English loves to confuse its learners with words that seem to contradict logic.
If I am indisposed, it means I am sick, ill, off-colour. I’ll probably be staying at home and possibly in bed. It is a formal and somewhat old-fashioned word used for effect or as a euphemism.
The boss is indisposed today. He had a heavy night with his golfing partners.
If you don’t want to do something or feel negative towards a person or a project, you can say you are ill-disposed. It has nothing to do with health.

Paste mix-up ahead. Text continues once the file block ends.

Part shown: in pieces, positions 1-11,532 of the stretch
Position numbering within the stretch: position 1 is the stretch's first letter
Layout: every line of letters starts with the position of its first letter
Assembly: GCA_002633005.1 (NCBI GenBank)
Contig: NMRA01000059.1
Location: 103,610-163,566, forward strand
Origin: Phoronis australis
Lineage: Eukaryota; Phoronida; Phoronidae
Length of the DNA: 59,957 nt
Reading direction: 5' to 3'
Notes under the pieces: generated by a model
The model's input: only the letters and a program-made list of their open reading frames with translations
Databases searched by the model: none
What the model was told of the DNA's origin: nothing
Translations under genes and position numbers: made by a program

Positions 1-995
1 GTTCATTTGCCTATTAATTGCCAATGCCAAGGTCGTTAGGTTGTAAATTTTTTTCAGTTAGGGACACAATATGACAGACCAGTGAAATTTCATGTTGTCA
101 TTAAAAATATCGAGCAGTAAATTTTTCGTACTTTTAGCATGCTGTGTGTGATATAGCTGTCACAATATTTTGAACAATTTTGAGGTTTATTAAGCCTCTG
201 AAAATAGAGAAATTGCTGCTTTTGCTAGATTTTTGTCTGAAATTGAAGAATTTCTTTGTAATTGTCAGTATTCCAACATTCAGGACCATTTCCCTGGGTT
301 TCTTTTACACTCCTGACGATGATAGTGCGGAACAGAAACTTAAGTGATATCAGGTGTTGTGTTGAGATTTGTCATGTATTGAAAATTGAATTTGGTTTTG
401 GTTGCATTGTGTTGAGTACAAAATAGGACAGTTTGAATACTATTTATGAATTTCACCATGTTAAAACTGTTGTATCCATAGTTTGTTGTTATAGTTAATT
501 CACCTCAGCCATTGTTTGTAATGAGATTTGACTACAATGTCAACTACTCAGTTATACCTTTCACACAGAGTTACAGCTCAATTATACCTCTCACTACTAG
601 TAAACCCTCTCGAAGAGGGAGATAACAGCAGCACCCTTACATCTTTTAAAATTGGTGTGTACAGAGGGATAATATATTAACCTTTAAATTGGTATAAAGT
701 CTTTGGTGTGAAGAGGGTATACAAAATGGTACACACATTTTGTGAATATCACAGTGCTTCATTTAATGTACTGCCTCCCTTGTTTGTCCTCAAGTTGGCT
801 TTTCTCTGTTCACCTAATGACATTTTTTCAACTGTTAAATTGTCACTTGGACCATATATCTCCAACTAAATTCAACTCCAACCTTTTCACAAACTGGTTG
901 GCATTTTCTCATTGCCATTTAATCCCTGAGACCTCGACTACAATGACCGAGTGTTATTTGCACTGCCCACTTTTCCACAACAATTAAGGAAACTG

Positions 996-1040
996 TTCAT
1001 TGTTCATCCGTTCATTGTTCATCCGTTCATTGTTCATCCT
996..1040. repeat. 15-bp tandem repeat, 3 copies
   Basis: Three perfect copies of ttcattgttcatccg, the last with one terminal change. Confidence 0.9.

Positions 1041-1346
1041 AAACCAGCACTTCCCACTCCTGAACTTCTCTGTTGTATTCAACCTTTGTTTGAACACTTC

Susan seems very ill-disposed to working with Marina. Oh, didn’t you know? Marina is dating Sue’s ex.
The manager was ill-disposed towards Eric because he felt that Eric’s department was not producing enough results.